Monday, May 23, 2011

This is definately one for the rehersal dinner

It's a beautiful spring here in Mayberry. Flowers are bloomin', birds are singin', new life is burgeoning everywhere. And the kindergarteners are learning about babies. Frog babies, chicken and duck babies, bunny babies.

(You parents in the room can see where this is going, right?)

Yep. Now they are curious about people babies. 

Aeron asks me, solemnly, "Mama? How do people babies get into their mama's tummy?" 

Oh, lord. I'm so not ready for this. "It's very complicated, sweetie. We'll talk about it later." I'm thinking, like, in 5 years or so. 

"Later, like in 10 minutes?" she asks. 

"No, some other day. When you are older." 

"I know how." pipes up Claire. "The mama keeps eating and eating and then the baby shows up."

Thursday, May 19, 2011

I am a whiny, candyass wimp

I picked up "The Dirty Life" last Saturday, while Miles and I were on a anniversary getaway. It's a memoir, as the subtitle says, of farming, food and love. I finished it Sunday night, because I just couldn't put it down. Kristen Kimball writes of her life as she leaves a career as a travel writer, NYC (and her rent-controlled apartment!) to start a CSA in upstate New York with a farmer so idealistic, he doesn't believe in building a house using nails. Now, that's one hell of a leap of faith. 

Kimball describes, in picturesque, gory detail, the realities of running a farm. Yeah, it looks all bucolic driving past on the road, but running a farm means daily dealings with numerous varieties of animal shit, being at the mercy of the weather and the needs of those animals and the inescapable nature of death. Often, death you dealt with your own hands. 

Oh, and the work. Intense, physical, hard, astonishingly dirty work. Milking cows by hand as they do their best to kick you. Hauling buckets, harnessing draft horses, planting acres of potatoes in the dark, slinging bales of hay around, weeding 40 different kinds of vegetables with a hoe. Kimball reports incidents of being run over by a steer and knocked over and swarmed by hungry, biting pigs.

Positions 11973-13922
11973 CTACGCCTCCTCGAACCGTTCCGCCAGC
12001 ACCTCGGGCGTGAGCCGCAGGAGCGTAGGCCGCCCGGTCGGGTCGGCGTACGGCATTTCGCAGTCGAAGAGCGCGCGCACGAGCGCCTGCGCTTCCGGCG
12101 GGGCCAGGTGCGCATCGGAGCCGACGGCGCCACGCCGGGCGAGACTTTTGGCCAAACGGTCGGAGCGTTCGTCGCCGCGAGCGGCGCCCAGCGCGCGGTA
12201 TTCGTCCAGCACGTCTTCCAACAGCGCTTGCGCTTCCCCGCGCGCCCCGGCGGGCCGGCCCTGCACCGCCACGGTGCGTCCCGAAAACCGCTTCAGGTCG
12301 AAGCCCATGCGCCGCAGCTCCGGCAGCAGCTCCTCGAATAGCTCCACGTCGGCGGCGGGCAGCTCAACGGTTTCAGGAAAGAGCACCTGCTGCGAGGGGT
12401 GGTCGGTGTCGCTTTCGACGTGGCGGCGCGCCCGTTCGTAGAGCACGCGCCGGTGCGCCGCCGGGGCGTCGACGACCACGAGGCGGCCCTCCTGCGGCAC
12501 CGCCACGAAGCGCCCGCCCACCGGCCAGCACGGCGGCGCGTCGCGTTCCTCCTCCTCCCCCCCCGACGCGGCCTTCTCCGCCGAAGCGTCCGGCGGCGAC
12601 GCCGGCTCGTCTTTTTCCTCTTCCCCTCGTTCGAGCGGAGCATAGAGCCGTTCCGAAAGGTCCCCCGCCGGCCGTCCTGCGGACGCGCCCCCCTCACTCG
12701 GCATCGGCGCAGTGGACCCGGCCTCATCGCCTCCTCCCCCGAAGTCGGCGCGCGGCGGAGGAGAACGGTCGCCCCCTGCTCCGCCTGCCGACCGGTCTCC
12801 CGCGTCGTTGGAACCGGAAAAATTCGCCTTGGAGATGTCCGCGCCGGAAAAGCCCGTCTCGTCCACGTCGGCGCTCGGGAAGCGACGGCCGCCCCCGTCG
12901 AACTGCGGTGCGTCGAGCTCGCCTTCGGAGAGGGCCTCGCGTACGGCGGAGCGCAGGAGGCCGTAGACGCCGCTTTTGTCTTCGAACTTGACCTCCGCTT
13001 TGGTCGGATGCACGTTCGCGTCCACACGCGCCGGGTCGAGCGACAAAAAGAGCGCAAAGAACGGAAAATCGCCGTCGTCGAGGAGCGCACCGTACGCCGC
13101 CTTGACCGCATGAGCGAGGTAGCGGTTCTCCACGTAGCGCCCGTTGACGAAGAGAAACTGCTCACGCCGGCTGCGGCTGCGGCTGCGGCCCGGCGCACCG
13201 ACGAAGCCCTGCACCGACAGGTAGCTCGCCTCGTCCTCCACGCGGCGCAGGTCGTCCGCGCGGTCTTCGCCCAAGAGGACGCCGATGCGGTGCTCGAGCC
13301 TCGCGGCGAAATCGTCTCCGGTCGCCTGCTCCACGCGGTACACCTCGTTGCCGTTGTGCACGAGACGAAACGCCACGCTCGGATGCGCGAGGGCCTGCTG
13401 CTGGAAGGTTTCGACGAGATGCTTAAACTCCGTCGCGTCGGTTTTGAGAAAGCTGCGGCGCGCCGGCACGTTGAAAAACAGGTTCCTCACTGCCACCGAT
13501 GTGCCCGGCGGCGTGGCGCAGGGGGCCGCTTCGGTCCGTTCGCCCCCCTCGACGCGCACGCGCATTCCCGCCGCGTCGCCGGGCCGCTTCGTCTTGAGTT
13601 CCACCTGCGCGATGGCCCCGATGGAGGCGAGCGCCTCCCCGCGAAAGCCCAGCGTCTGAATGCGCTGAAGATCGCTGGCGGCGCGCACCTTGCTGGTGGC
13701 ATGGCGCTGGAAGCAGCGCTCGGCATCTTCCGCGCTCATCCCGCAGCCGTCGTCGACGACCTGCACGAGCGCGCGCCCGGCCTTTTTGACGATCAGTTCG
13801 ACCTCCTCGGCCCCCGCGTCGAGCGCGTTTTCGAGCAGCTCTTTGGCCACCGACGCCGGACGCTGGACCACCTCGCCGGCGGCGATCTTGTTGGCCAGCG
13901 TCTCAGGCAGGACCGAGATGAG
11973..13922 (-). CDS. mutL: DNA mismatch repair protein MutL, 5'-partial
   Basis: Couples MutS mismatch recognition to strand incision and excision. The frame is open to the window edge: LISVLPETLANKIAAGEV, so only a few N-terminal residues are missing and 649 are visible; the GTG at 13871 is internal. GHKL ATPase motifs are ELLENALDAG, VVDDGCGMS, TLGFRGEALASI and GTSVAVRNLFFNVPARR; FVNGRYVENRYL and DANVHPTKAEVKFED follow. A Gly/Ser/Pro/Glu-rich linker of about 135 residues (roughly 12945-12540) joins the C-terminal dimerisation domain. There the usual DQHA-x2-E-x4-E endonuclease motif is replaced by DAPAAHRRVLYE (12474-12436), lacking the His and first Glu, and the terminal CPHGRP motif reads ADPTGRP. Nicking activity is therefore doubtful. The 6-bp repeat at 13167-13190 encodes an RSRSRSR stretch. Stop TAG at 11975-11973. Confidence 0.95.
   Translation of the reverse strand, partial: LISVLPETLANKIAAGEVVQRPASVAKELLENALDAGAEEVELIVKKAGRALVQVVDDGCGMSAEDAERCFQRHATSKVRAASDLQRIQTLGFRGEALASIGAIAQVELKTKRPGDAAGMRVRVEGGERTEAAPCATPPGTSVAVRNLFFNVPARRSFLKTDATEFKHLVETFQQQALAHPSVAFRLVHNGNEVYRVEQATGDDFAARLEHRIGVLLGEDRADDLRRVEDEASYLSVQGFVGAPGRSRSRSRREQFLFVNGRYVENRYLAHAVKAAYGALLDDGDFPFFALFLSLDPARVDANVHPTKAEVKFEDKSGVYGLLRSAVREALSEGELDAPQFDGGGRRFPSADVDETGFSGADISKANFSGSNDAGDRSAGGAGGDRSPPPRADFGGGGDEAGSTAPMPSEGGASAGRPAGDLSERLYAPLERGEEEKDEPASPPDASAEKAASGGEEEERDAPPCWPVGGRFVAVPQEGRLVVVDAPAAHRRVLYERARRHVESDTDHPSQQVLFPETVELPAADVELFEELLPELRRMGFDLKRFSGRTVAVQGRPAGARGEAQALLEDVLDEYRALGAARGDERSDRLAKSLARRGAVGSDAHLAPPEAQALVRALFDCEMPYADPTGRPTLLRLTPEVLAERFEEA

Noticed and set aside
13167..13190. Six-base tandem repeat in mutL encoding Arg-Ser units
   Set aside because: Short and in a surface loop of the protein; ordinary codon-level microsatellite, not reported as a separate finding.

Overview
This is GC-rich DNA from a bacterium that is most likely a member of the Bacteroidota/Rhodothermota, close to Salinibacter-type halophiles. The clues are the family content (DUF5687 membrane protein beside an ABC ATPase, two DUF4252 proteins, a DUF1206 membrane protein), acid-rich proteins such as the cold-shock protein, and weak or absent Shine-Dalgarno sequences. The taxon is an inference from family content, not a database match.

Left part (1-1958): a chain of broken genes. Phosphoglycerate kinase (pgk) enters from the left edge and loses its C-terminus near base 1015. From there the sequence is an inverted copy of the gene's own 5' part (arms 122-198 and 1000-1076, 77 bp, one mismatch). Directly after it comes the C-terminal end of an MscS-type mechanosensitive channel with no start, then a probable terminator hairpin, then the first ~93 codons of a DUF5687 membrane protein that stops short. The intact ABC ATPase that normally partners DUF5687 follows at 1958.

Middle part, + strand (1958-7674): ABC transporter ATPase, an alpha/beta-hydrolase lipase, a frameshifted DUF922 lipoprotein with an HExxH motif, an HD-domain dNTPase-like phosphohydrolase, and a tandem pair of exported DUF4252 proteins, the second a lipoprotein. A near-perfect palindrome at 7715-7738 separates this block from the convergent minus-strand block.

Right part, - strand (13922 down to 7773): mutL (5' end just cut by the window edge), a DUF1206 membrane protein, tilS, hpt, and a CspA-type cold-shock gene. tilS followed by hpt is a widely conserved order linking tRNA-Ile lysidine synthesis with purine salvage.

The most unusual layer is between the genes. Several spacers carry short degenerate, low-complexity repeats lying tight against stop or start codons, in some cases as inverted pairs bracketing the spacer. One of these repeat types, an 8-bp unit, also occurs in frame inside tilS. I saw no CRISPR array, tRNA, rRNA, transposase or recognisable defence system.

What could possibly be the compensation for such drudgery and grossness, I hear you ask? I can tell you in one word: food. Delicious, organic, I-grew-it-myself food. Kimball, a vegetarian for 13 years, tried her future husband's homemade pork sausage, had two helpings, and that was the end to any restrictions to her diet. She wallows in root vegetables that could make a grown man swoon, drinks maple sap straight for the bucket, glories in fresh milk and cream from a sloe-eyed Jersey cow named Delia.*

Now, comparing oneself to others seems to be a persistent trait in the human animal. We just can't help it. "Am I prettier than her?" or "Does he make more money than me?" or "Am I the worst dancer here?" It's a pretty useless hobby, when you think about it. What damn difference does it make if she is prettier than you? 

All that said, as I read this book, I still couldn't help but think that I am an absolutely useless, whiny human being who would die after one normal day of Kimball's life. I moan about how hard it is to keep a suburban house tidy, or how tired I am after a day of wrangling a couple of kindergarteners. Puh-leeze! This woman works herself to exhaustion every single day, and loves it. Really. Kimball swears she loves the dirt and the chores and working herself 'til she drops. The mud, and blood and sweat and gore seems to make her feel alive. The physicality of the sore muscles, the intense gratification of flavorful foods you produced yourself, are their own rewards. 

Something to envy.

*She loves the man who doesn't believe in nails, too.